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Economists think that storm clouds are gathering across the global economy, and few indicators have been flashing as constantly as those tracking German industry.

The latest figures from Destatis, published this morning, show a 0.6% month-on-month decline for July, compared to economists’ average expectations of a rise of 0.4%.

That represented a further decline from the steep fall of 1.1% (revised up) in the previous month – although the weakness was somewhat anticipated by factory orders data yesterday.


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(@tEconomics)

#Germany Industrial Production month-on-month at -0.6% https://t.co/Wet9gUUlEY pic.twitter.com/E03lCxxKPE


September 6, 2019

In the second quarter of 2019 output shrank by 1.8%, as uncertainty around the US-China trade war and a global slowdown in demand for cars weighed on production.

Germany’s industry has now shrunk in six of the last 12 months, according to the Destatis data.

The industrial recession is continuing in the third quarter and looks set to drag on beyond that, according to Andrew Kenningham, chief Europe economist at Capital Economics. He said:


There is still no sign in the latest surveys that the manufacturing recession is bottoming out. The average reading of the manufacturing PMI in July and August was very low (just over 43) while the Ifo business climate for August fell to its lowest level since November 2012.




German chancellor Angela Merkel and Chinese premier Li Keqiang at a joint press conference at the Great Hall of the People in Beijing, China.

German chancellor Angela Merkel and Chinese premier Li Keqiang at a joint press conference at the Great Hall of the People in Beijing, China. Photograph: Clemens Bilan/EPA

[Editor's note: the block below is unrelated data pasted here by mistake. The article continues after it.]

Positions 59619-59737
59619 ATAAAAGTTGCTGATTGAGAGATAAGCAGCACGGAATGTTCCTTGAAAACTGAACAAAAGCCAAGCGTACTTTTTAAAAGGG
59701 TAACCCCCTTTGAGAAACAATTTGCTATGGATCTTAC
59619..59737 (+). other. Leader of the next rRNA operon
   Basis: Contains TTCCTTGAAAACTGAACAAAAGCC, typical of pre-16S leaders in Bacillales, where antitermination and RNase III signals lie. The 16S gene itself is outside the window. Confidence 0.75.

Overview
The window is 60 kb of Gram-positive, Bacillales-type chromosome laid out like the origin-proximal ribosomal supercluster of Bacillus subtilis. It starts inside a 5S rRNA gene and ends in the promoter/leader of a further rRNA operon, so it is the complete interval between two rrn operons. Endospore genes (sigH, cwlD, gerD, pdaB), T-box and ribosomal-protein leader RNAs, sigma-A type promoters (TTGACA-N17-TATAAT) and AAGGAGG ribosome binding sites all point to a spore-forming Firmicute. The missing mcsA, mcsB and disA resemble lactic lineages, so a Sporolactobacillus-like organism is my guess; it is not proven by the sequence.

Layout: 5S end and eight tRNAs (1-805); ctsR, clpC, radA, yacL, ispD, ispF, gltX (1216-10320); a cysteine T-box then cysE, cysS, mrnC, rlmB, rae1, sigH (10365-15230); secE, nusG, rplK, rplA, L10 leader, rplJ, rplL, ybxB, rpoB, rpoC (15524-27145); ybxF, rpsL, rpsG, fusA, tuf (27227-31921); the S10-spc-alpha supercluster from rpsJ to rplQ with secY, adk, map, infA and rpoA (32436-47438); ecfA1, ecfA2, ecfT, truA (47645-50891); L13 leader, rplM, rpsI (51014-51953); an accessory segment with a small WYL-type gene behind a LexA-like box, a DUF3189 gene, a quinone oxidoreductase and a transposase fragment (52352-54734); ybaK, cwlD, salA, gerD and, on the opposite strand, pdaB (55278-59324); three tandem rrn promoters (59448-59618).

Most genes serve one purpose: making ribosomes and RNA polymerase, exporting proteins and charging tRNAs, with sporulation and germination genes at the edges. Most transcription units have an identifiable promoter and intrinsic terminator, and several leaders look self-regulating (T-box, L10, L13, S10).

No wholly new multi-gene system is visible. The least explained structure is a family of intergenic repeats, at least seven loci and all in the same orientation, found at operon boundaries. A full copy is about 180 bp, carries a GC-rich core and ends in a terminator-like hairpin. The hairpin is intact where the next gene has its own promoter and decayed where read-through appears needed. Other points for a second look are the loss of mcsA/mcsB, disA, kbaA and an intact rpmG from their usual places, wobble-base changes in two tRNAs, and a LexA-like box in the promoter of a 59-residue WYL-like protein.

The figures will be further food for thought for Angela Merkel, the German chancellor. She is in Beijing today, with dinner with Chinese president Xi Jinping scheduled for this evening.

It is a sensitive moment, amidst a full-blown trade war between the US and China. Donald Trump, the US president, has also threatened to turn his eye towards Germany’s large trade surplus.

“We hope that there will be a solution in the trade dispute with the United States since it affects everybody” in the world, Merkel told Chinese Premier Li Keqiang at Beijing’s Great Hall of the People during a two-day trip to China, according to Reuters.

One important factor in the trade war (potentially both a cause and a consequence) is the health of the US economy. We’ll get a vital health check later today, at 1:30pm BST, as the closely followed US non-farm payrolls jobs report come out.

Economists expect the US economy added 158,000 jobs during August, down from July. Keep a lookout for Trump tweeting in the aftermath – and pity Federal Reserve chair Jerome Powell, who has to talk in public this evening.

Powell has come under extraordinary pressure from Trump to cut interest rates to stimulate the economy. If the figures miss expectations then a repeat of Powell’s Jackson Hole speech – when Trump blew the Fed’s careful planning out of the water – might be on the cards.

The agenda

  • 8:30am BST: UK Halifax house price index (August)
  • 10am BST: Eurozone GDP growth third estimate (second quarter)
  • 11:30am: Russia central bank interest rate decision
  • 1:30pm: Canada unemployment (August)
  • 1:30pm: US non-farm payrolls jobs report (August)
  • 5:30pm: US Federal Reserve speech by Jerome Powell




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